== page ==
The title, A Fretted Terrain, Like Mars, refers to a deserted gravel parking lot of a popular bar at 4 a.m. These poems are wild, sensual, funny, wise, dancing, fretting, longing -- a travelogue of desire with rendezvous in cheap motels or the stratosphere, on mountain sides and deserts, in London and Paris. A couple learns the tango, a kite breaks its tether, a body speaks and its owner protests, a body breaks and somehow heals. The language is lush and surprising, the imagery rich and abundant.
Carol Lynne Knight is the co-director of Anhinga Press, where she designs covers and text, and edits books. She is the co-editor of Snakebird: Thirty Years of Anhinga Poets. She is the author of two book of poetry, A Fretted Terrain, Like Mars (Apalachee Press, 2020) and Quantum Entanglement (Apalachee Press, 2010). Her poetry has appeared in Another Chicago Magazine, Louisiana Literature, Tar River Review, Poetry Motel, Earth’s Daughters, The Ledge, Slipstream, Broome Review, J, Comstock Review, Northwest Florida Review, Epicenter, Redactions, Iconoclast, Epicenter, HazMat, So to Speak, Down in the Dirt Magazine, Cagibi, Rivet, Slink Chunk and in the anthologies Off the Cuffs (Soft Skull Press), Touched by Eros (Live Poets Society), The Poets Guide to the Birds (Anhinga Press), Beloved on the Earth, (Holy Cow! Press), and North of Wakulla (Anhinga Press). In other lives, she has worked as an art teacher, potter, videographer, and graphic designer. She lives in Tallahassee, Florida.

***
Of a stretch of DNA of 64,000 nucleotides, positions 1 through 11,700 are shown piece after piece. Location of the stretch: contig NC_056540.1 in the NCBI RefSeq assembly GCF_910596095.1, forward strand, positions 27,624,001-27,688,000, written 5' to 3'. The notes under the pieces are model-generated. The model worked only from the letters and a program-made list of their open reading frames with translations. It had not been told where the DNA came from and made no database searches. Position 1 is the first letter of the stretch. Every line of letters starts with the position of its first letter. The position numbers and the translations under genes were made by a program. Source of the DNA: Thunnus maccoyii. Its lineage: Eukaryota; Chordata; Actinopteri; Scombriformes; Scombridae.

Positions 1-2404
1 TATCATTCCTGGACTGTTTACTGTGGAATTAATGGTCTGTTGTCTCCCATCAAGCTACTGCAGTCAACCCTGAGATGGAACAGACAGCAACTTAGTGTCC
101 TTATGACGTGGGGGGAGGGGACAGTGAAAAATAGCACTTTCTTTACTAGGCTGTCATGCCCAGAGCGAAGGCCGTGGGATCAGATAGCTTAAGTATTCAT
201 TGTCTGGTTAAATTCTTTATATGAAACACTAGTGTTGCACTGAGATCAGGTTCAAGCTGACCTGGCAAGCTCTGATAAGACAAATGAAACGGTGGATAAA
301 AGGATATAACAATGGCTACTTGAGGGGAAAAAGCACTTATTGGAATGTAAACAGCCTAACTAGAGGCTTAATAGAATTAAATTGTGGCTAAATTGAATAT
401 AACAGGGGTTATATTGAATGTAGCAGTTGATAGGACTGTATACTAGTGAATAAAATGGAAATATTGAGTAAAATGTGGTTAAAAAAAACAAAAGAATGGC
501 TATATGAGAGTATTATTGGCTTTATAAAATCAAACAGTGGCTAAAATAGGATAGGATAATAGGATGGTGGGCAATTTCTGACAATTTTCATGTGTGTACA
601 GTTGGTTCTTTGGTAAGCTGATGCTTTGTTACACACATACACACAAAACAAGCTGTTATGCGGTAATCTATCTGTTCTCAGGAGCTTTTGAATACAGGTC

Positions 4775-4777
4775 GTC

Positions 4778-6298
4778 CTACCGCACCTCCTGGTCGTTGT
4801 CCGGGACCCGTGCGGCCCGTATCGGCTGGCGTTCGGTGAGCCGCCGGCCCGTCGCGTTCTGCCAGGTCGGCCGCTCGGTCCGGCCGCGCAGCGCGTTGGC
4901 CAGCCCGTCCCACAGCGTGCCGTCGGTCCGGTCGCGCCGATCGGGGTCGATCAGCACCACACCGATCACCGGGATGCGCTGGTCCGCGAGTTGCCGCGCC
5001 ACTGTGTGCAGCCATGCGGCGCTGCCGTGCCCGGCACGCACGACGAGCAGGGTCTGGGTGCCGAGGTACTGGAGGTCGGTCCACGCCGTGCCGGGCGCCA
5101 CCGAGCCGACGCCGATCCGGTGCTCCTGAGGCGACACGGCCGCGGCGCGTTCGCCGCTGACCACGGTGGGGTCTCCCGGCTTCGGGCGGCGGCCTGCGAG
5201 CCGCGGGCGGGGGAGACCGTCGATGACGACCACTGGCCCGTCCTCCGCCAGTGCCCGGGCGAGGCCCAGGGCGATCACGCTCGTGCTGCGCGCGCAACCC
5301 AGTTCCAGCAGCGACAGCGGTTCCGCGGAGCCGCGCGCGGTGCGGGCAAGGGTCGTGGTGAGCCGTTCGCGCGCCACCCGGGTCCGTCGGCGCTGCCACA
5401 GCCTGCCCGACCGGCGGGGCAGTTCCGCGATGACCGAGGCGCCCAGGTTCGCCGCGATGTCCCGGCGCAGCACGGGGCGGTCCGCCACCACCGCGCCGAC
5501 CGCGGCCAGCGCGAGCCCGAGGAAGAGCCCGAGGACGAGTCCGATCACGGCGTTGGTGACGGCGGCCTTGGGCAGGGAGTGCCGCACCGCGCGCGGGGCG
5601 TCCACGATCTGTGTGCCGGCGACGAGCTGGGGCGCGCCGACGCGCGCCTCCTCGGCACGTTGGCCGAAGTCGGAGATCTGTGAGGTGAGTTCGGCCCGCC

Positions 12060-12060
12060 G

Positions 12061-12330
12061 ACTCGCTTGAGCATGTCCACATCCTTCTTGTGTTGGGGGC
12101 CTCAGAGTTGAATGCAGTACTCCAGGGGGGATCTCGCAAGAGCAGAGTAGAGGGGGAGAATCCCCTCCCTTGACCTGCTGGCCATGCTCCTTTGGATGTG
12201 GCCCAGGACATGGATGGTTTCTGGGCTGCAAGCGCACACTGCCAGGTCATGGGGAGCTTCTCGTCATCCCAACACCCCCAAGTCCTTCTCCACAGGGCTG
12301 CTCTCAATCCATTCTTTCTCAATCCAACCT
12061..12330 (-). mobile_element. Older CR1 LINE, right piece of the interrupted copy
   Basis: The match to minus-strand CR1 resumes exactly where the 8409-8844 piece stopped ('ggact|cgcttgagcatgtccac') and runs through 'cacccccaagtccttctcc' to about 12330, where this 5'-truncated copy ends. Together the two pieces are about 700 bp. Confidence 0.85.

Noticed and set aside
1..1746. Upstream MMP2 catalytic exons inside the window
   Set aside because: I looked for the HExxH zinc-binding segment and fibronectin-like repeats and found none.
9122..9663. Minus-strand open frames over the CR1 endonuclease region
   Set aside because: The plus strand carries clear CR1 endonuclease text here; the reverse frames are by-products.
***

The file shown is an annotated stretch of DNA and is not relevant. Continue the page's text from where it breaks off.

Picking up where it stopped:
Carol Lynne Knight’s A Fretted Terrain, Like Mars, is a lush evocation of a woman’s dance through her life — the romantic assignations in hotels and dilapidated houses to the full tango of a love affair in different cities and then the lone reckoning of the body and desire. The moon is the presiding goddess, or is it the phantasmagorical masks of a girl becoming a woman? This book is an unfurled fan — each slat a moment of beauty turning into a moving picture of love and loss. Knight’s images are rich and abundant as she offers up a glimpse of her place in time. — Barbara Hamby
Carol Lynne Knight’s A Fretted Terrain, Like Mars, is a travelogue of desire bound for Paris, Las Vegas, Savannah, Rome, and back again. Sexual intimacy and spirituality confront mortality head-on. Surely, Eros and Thanatos are both at play in these poems, but Eros gets the upper hand, and Knight’s eye for the indelible detail, her open-hearted approach, her lyricism and lush imagery, make so many of these poems unforgettable. — James Kimbrell